Virtue, Liberty, Independence
Pennsylvania’s State Senators in the Civil War
1861 – 1865
|On Wednesday morning, January 9, 1861, Southern guns fired at and hit the U.S. steamer “Star of the West,” carrying supplies to Fort Sumter in Charleston Harbor. Three months later, the fort came under Confederate bombardment, prompting President Lincoln to call for 75,000 soldiers to defend the Constitution and preserve the Union. Pennsylvania was among the first to respond.Nearly 150 Pennsylvania State Senators and two staff members performed notable military or civilian service during the Civil War, as soldiers, surgeons chaplains and in other capacities. Their stories of service and sacrifice are told in the book,Virtue, Liberty, Independence: Pennsylvania’s State Senators in the Civil War. Their ranks include seven Brigadier Generals and two Congressional Medal of Honor Recipients. One of President Lincoln’s security guards, John Lamon of Philadelphia County, would go on to become Senate President Pro Tempore. Other future senators served in emergency militias to defend the commonwealth against Confederate invasions. Most were elected to the Senate following their military service; some served prior; and one, Senator Henry Lloyd “Harry” White of Indiana County, served in the Senate and the military simultaneously. Senator White received a leave of absence from President Lincoln to attend legislative sessions in Harrisburg. (Captured by Virginia Confederates in 1863, he escaped captors five times in 16 months before finally breaking for freedom and eventually resuming his Senate service.) For more stories, portraits and battlefield photos, click on the book cover above.|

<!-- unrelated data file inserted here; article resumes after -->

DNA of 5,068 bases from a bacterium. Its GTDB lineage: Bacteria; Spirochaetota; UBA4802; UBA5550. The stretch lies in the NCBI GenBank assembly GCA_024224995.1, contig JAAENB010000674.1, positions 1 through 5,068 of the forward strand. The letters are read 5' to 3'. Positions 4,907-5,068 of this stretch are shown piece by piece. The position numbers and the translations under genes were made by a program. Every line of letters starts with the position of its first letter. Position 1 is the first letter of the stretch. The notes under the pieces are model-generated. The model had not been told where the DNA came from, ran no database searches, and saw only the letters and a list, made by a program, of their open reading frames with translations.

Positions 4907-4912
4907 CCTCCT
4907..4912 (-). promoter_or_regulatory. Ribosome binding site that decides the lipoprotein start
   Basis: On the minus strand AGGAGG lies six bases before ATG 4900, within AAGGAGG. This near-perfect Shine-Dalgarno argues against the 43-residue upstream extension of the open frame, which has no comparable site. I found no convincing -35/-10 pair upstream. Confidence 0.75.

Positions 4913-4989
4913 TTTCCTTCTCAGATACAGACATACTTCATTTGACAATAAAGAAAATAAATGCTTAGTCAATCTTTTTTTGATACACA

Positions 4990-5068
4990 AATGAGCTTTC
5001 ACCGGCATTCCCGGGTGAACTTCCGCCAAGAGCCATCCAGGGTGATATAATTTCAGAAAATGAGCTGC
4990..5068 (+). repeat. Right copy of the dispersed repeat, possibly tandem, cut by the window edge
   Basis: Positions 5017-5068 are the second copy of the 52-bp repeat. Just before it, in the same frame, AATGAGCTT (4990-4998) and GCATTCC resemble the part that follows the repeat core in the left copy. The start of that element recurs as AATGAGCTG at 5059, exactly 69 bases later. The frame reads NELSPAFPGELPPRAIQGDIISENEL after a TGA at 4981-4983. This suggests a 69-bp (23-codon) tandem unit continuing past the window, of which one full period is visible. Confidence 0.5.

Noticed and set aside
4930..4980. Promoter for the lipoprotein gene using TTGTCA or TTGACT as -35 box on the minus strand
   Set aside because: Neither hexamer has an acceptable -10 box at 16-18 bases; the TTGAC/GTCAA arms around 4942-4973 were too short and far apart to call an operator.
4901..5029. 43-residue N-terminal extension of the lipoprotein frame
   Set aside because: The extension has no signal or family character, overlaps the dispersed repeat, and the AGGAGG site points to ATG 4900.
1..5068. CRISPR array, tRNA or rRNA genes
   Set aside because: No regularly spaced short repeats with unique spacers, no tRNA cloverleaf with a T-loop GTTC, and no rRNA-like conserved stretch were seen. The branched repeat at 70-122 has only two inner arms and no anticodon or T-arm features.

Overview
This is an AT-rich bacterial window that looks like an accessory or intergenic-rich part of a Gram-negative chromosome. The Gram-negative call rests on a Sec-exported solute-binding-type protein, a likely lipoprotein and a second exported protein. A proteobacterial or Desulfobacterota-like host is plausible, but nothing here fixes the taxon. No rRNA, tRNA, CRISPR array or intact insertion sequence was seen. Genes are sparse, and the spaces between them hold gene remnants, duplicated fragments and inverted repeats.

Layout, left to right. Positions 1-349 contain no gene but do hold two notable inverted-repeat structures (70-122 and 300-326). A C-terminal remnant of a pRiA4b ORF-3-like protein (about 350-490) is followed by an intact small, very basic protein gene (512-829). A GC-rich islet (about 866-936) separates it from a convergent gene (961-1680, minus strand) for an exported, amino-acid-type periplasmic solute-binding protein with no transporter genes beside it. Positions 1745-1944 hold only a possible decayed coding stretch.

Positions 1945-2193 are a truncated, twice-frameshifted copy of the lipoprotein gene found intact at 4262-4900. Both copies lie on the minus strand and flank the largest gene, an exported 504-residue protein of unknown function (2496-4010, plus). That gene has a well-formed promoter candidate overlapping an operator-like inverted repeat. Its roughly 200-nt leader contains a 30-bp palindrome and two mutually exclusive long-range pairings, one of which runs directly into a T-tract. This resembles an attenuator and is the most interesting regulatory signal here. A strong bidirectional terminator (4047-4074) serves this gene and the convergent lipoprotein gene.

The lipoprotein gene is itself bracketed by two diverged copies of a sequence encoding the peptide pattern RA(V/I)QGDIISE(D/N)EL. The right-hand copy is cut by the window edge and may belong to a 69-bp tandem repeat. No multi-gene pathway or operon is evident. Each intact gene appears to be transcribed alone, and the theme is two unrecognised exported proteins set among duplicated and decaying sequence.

|Civil War veterans who served in the Pennsylvania Senate included several who fought in the Battle of Gettysburg. Here’s a brief look at some of them:
On the very day that slavery drew the sword upon liberty for the purpose of establishing its permanent empire, the American people, chosen instruments of Divine justice, determined it should die. It was a terrible conflict with all the hosts of hell. The Christian world never witnessed its like before, and never will again. The thing is dead! Its career ended as it began – in blasphemy and blood. With its bishops in the Church, it called upon God for help; with its assassins in the capital, it appealed to hell for succor. Its pimps in the British Parliament; its friends in the British Ministry, and its rogues in the London Exchange, have defiled themselves in vain – they could not save it. With the foulest record of crime that was ever exposed to Omnipotent wrath, it has been hurled into an abyss from which it will never rise, but sink down – down, down – deeper and deeper, in fathomless infamy, through all eternity!
– Senate Speaker Charles L. Gibbons, heralding the abolition of slavery and the 89th anniversary of American Independence, July 4, 1865.